With the national living wage currently at £8.91 an hour for those 23 and over, the government have confirmed that there will be a rise from next year.
The national living wage is what the government has called the national minimum wage for those who are over 22-years-old since 2016.
Those below the age of 22 are eligible for the national minimum wage, which will also see an increase.
Here is everything you need to know about the wage increase:
What is the current minimum wage system in the UK?
National Living Wage (people aged 23 or over): £8.91 an hour
Minimum wage for 21 to 22-year-olds: £8.36 an hour
Minimum wage for 18 to 20-year-olds: £6.56 an hour
Minimum wage for under-18s: £4.62 an hour
Apprentice minimum wage: £4.30 an hour
The minimum wage for apprentices is based on those under the age of 19 or those over 19 who are in the first year of an apprenticeship.
Once an apprentice is over the age of 19 and finished the first year of their apprenticeship, they are entitled for the minimum wage of their age group.
How much has the living wage increased to?
The living wage for those 23 and over has increased to £9.50 an hour from £8.91.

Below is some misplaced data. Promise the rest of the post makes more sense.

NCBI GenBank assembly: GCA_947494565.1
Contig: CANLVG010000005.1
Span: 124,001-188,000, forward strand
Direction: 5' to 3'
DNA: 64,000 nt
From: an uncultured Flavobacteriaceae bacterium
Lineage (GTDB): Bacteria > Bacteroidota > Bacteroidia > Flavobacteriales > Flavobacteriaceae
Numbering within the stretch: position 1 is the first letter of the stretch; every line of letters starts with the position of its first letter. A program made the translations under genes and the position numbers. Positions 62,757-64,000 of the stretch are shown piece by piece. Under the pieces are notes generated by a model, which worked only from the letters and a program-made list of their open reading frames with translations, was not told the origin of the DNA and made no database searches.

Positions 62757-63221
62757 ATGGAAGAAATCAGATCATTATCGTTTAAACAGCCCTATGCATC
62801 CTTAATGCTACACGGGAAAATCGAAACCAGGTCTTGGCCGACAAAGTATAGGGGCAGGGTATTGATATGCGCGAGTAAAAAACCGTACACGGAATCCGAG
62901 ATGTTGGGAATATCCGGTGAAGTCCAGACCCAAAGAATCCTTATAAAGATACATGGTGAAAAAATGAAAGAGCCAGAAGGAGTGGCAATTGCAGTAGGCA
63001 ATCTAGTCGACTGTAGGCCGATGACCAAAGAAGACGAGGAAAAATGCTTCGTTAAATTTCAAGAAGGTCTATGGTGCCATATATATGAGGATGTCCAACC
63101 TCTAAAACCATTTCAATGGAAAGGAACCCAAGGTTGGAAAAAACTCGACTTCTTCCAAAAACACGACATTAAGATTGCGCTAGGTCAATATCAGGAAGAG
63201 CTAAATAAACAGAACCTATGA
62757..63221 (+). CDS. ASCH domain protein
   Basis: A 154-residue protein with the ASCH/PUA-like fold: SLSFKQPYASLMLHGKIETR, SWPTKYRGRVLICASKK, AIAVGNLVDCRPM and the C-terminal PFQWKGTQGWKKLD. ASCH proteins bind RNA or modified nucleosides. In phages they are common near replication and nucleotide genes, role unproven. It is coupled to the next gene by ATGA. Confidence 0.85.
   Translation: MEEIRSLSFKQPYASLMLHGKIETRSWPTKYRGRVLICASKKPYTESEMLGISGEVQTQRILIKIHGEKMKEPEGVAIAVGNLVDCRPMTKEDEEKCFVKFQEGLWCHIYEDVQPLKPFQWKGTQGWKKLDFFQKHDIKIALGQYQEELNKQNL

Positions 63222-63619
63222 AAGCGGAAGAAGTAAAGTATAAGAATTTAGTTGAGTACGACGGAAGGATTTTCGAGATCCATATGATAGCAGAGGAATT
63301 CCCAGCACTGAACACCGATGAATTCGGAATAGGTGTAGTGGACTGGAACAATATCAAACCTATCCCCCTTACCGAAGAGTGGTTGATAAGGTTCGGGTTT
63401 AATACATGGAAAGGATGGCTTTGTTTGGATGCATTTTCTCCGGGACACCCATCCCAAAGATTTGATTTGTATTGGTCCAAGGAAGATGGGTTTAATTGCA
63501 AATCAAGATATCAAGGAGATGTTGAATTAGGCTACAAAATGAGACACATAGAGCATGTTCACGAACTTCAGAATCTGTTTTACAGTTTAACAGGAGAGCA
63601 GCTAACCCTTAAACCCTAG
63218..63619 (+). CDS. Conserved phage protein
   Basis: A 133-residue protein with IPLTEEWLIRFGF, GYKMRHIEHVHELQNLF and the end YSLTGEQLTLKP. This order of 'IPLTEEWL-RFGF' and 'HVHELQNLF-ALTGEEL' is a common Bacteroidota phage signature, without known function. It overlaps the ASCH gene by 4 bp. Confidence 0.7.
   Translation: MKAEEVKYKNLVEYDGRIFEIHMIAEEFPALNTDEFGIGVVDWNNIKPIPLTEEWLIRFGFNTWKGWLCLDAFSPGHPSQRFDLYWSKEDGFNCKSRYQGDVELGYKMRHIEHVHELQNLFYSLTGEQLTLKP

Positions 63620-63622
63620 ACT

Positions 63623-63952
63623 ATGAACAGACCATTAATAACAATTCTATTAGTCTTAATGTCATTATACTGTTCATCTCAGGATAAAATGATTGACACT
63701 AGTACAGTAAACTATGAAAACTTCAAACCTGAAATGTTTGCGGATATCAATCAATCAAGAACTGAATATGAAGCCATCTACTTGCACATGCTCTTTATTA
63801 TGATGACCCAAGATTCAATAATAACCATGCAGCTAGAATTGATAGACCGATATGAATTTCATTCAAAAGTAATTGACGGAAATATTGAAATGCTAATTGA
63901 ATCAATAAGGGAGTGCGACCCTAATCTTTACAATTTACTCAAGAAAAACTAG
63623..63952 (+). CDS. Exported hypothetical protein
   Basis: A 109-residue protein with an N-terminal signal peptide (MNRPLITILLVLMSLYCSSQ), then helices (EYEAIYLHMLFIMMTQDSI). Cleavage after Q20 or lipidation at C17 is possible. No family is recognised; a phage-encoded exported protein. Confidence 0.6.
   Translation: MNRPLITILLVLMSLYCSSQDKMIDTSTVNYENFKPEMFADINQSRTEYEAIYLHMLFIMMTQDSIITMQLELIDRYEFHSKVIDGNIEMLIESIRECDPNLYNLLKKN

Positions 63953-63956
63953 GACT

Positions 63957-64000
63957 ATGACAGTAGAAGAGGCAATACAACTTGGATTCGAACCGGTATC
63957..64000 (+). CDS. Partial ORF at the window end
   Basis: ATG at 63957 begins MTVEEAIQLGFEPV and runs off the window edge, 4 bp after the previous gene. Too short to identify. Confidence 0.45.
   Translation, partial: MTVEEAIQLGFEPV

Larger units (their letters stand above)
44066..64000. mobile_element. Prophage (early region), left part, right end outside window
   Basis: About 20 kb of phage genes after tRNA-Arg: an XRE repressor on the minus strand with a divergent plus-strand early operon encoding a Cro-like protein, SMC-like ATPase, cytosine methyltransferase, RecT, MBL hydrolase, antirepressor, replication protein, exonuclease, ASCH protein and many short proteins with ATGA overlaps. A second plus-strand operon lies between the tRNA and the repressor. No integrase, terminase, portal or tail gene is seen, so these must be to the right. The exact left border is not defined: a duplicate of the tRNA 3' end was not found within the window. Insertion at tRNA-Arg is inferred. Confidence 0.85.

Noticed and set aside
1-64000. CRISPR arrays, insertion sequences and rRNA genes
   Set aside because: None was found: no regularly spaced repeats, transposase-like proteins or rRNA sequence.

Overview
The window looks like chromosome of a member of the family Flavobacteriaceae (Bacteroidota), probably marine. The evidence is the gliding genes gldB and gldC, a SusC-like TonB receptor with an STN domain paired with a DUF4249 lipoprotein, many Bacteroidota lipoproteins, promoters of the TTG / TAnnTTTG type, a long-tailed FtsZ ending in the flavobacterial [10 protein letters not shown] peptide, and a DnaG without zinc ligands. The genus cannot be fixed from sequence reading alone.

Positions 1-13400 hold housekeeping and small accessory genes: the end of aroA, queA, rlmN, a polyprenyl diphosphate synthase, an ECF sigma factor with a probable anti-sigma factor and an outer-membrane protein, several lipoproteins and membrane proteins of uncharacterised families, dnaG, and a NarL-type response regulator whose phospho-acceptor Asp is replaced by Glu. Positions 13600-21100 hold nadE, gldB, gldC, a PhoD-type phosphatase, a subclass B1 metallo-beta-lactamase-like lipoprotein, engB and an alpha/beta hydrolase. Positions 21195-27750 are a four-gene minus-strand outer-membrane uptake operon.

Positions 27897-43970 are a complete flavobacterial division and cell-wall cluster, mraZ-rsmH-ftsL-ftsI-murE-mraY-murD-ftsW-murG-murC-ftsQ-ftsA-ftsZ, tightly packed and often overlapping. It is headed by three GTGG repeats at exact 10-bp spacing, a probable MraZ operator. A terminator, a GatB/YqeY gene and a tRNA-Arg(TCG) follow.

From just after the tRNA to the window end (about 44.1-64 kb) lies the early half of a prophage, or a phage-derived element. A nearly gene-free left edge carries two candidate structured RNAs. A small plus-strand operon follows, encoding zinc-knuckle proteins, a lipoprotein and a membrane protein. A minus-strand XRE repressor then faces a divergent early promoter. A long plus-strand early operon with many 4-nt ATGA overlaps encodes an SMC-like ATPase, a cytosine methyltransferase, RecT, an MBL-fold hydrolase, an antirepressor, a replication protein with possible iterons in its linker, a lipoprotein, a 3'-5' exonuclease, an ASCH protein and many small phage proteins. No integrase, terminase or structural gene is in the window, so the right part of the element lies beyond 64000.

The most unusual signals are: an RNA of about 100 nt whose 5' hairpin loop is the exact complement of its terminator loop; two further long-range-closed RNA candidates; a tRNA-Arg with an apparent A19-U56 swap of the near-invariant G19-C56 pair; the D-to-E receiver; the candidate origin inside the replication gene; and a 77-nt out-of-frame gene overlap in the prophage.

This is an increase of 6.6 per cent and the government says that this will give full time workers an extra £1,000 a year.
Despite being called national living wage, it is not based on the cost of living, however, by increasing it to £9.50 an hour, it brings the wage closer to the actual living wage of those living outside of London, according to the Living Wage Foundation.
The pay rise will also see the national minimum wage go up to £9.18, while the apprentice rate will increase to £4.81 an hour.
Rishi Sunak, Chancellor of the Exchequer said as he delivered the Budget: ‘This is a government that is on the side of working people.
‘This wage boost ensures we’re making work pay and keeps us on track to meet our target to end low pay by the end of this Parliament.’
When will the wage increase come into effect?
The increase of both national living wage and minimum wage will come into effect from April 2022.
What else was said in the budget?
A series of further measures were unveiled during the Budget, which include:
-£7 billion for areas outside of London to improve transport
-£5 billion for health-related research and development, including towards tackling health inequalities and genome sequencing
-£3 billion to drive a “skills revolution”
-£1.4 billion fund for key innovative sectors and a new talent network to impress foreign talent into UK industries
-£850 million to “breathe life” back into cultural hotspots
-£700 million for a new fleet of patrol boats for Britain’s borders
-£700 million to improve youth clubs and sports
-£560 million to provide personalised maths coaching
-£500 million towards support for families and children, including new family hubs
-£435 million for crime prevention and the Crown Prosecution Service, part of which aims to improve the response to sexual assault and rape cases
-£5 million for cutting-edge treatments for veterans.